On my nine hour flight from Miami to Paris to visit my amorcito, I had A LOT of time for reflection. I giggled as I thought about all the slime balls and egomaniacs I dated in the past. It was a mental bloopers video. I couldn't help but laugh at all the mistakes that led me to where I am now, feeling my best in a healthy, positive relationship. But boy how my bloopers video goes on forever...You name the red flag, I ignored it. Unhealthy dynamics? Been there, done that.
When I first started dating, I had all of these warped ideas (based off of Cosmo, TV, the abundant websites dedicated to teen-girldom) about what a relationship was. I spent hours thumbing through Glamour reading flirting tips and those silly articles that guarantee a few simple steps to attracting your crush (the follow up article being, of course, how to keep him interested).
Ladies. Spare yourselves. These articles are utter baloney. The only way to find love is to find yourself and love yourself. Only from there can a meaningful relationship develop.
I came across this letter published on the Goodmenproject website. A father encourages his daughter to be herself and love herself, because a partner should love you for you, not for the poorly written Cosmo articles and misguided, damaging advice we have all read or heard.
Without any further ado:
Recently, your mother and I were searching for an answer on Google. Halfway through entering the question, Google returned a list of the most popular searches in the world. Perched at the top of the list was “How to keep him interested.”
It startled me. I scanned several of the countless articles about how to be sexy and sexual, when to bring him a beer versus a sandwich, and the ways to make him feel smart and superior.
And I got angry.
Little One, it is not, has never been, and never will be your job to “keep him interested.”
Little One, your only task is to know deeply in your soul—in that unshakeable place that isn’t rattled by rejection and loss and ego—that you are worthy of interest. (If you can remember that everyone else is worthy of interest also, the battle of your life will be mostly won. But that is a letter for another day.)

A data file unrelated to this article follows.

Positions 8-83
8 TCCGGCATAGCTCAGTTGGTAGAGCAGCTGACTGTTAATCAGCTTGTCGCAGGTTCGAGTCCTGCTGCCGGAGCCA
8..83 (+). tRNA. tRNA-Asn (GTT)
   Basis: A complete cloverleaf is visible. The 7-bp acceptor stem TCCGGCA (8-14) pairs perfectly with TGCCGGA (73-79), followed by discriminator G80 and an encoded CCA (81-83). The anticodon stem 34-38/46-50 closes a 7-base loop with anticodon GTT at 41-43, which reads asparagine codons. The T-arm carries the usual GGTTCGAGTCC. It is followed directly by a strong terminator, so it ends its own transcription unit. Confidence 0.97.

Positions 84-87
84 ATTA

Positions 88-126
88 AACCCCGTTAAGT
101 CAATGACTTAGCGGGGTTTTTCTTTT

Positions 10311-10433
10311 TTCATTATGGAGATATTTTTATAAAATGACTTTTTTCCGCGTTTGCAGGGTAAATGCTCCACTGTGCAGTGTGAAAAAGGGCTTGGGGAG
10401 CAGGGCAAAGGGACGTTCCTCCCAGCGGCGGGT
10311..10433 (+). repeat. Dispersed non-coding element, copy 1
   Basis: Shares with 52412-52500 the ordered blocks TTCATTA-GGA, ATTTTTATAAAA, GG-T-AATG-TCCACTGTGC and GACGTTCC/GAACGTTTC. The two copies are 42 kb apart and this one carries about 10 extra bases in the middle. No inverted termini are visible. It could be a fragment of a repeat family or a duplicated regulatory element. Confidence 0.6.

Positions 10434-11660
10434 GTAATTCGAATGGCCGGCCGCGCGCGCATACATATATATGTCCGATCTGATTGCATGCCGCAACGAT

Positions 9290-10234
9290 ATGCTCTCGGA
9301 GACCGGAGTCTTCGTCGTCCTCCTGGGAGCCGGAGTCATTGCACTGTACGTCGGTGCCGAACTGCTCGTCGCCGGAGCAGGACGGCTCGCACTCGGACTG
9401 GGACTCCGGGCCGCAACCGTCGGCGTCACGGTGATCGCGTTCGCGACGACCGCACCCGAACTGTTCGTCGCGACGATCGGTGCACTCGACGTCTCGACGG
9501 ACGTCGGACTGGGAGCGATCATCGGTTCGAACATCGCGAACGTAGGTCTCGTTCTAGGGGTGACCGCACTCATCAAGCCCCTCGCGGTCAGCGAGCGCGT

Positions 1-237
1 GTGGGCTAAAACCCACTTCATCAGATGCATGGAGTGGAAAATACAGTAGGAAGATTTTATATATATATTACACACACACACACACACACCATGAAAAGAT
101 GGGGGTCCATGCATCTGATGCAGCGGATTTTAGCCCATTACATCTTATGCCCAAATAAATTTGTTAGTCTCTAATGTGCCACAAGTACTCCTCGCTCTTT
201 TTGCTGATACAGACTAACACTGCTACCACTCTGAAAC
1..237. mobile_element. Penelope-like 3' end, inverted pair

If you can trust your worth in this way, you will be attractive in the most important sense of the word: you will attract a boy who is both capable of interest and who wants to spend his one life investing all of his interest in you.
Little One, I want to tell you about the boy who doesn’t need to be kept interested, because he knows you are interesting:
I don’t care if he puts his elbows on the dinner table—as long as he puts his eyes on the way your nose scrunches when you smile. And then can’t stop looking.
I don’t care if he can’t play a bit of golf with me—as long as he can play with the children you give him and revel in all the glorious and frustrating ways they are just like you.
I don’t care if he doesn’t follow his wallet—as long as he follows his heart and it always leads him back to you.
I don’t care if he is strong—as long as he gives you the space to exercise the strength that is in your heart.
I couldn’t care less how he votes—as long as he wakes up every morning and daily elects you to a place of honor in your home and a place of reverence in his heart.
I don’t care about the color of his skin—as long as he paints the canvas of your lives with brushstrokes of patience, and sacrifice, and vulnerability, and tenderness.
I don’t care if he was raised in this religion or that religion or no religion—as long as he was raised to value the sacred and to know every moment of life, and every moment of life with you, is deeply sacred.
In the end, Little One, if you stumble across a man like that and he and I have nothing else in common, we will have the most important thing in common:
Because in the end, Little One, the only thing you should have to do to “keep him interested” is to be you.
Your eternally interested guy,
This post is, of course, dedicated to my daughter, my Cutie-Pie. But I also want to dedicate it beyond her.
I wrote it for my wife, who has courageously held on to her sense of worth and has always held me accountable to being that kind of “boy.”
I wrote it for every grown woman I have met inside and outside of my therapy office—the women who have never known this voice of a Daddy.
And I wrote it for the generation of boys-becoming-men who need to be reminded of what is really important—my little girl finding a loving, lifelong companion is dependent upon at least one of you figuring this out. I’m praying for you.